Workers’ Compensation Insurance

All vet owners need workers compensation insurance for their employees, whether they work full-time or part-time. Because animals can be unpredictable in a vet’s office, this insurance is particularly crucial for employees to get the coverage they need. It also covers chronic injuries, such as long-term shoulder pain after years of lifting heavy dogs.

Business Interruption Insurance

If your business has to close for a covered reason, this insurance will provide vets with a steady income until the practice can be reopened. For example, if the practice has a fire, you’ll still receive cash flow while the building undergoes renovations.

Commercial Auto Insurance

This insurance covers vets in case they need to transport pets from one location to the next. It’s also highly recommended if you need to move equipment in a vehicle, since standard policies will typically not cover damages to work-related items.

Types of Coverage Some veterinary practices May Need

In addition to the policies outlined above, there are a few other types of coverage your veterinary practice may require depending on certain aspects of your operations. Some of these might not apply to you, so be sure to ask your agent which policies are right for your business.

Commercial Umbrella Liability Insurance

This insurance extends the coverage of your general liability policy in the case of serious lawsuits that exceed the general liability limits. Most vets will get umbrella insurance due to the emotional nature of treating people’s beloved animals. If a customer chooses to draw out a lawsuit, it can cost far more than what a general liability policy will cover.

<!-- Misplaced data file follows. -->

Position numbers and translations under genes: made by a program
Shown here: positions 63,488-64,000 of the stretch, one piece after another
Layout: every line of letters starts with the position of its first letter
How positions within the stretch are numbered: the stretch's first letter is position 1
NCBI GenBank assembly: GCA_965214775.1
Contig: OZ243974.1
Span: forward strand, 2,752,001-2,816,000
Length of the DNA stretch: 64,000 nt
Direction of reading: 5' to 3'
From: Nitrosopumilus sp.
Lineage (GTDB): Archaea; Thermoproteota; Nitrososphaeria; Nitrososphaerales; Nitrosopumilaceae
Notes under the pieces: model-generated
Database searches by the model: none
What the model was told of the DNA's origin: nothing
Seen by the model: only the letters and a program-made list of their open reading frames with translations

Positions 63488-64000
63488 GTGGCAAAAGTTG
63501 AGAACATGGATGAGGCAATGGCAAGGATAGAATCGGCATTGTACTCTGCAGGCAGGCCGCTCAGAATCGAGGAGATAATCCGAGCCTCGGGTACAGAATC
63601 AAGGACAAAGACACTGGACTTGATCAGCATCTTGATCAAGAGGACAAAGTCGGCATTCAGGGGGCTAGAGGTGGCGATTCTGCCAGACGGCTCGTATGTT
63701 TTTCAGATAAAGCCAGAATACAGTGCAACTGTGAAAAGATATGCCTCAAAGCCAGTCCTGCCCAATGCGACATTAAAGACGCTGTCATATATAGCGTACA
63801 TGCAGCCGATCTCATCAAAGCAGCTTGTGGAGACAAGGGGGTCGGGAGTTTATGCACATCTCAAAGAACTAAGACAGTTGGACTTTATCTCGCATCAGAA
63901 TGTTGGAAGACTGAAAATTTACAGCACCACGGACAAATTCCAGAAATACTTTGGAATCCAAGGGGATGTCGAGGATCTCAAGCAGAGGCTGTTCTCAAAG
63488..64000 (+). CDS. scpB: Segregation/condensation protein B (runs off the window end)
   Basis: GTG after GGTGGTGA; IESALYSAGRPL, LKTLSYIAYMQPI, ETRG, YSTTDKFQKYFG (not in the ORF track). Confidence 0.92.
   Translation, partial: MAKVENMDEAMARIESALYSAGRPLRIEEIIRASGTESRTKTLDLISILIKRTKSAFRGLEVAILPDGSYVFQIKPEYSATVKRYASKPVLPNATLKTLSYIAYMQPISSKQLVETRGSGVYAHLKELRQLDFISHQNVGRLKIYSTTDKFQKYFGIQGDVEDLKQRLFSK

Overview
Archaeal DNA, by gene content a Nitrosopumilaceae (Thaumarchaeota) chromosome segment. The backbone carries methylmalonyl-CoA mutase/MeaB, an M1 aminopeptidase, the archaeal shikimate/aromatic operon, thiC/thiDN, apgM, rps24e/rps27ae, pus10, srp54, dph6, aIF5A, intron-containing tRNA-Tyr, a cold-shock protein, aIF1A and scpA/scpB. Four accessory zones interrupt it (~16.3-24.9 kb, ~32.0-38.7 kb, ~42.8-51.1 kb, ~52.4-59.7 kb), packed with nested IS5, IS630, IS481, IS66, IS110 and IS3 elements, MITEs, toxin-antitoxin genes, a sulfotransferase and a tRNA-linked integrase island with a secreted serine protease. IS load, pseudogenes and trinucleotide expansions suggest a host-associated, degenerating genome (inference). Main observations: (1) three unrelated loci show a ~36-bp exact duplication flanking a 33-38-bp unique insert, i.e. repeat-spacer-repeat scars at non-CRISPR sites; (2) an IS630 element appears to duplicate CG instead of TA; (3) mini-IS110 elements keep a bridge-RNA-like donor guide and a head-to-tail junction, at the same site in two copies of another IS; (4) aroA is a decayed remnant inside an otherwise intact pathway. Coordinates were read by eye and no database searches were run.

Data Breach Insurance

Hackers and virtual criminals of all kinds will target small businesses for any number of reasons. Because you keep so much personal and financial data about your customers on file, this insurance will cover the financial repercussions of a successful hack.

Additional Steps to Protect Your Business

Although it's easy (and essential) to invest in business insurance, it should not be your frontline defense. Yes, insurance will compensate for your business' financial losses after an incident occurs, but it's much better to avoid losses altogether.

 

With this in mind, here are three things you can do to better protect your business:

  • Use legally robust contracts and other business documents. (We offer free templates for some of the most common legal forms.)
  • Set up a limited liability company (LLC) to protect your personal assets. (Refer to our guide for step-by-step instructions on how to form an LLC in your state.)
  • Streamline your business' internal processes. This will remove unnecessary variables from common tasks and create a safe, consistent environment for conducting business.

Frequently Asked Questions

What is included in a business owner’s policy?

A typical business owner's policy includes general liability, business interruption, and property insurance. However, BOPs are often customizable, so your agent may recommend adding professional liability, commercial auto, or other types of coverage to your package depending on your company's needs.

What is the difference between business insurance and general liability insurance?

"Business insurance" is a generic term used to describe many different types of coverage a business may need. General liability insurance, on the other hand, is a specific type of coverage that business owners need to protect their assets.

Do I need insurance before I start a business?

You should invest in coverage for your business before your first interaction with a customer. Although the cost of insurance may seem high for a brand new business, it's best to be proactive when it comes to protecting your assets. After all, you can't buy insurance to cover a loss that has already occurred.

Will insurance protect my business from everything?

Not necessarily. Certain exceptions may be written directly into your policy, and some perils may be entirely uninsurable. Be sure to discuss the scope of your policy in-depth with your agent to avoid being blindsided by holes in your coverage.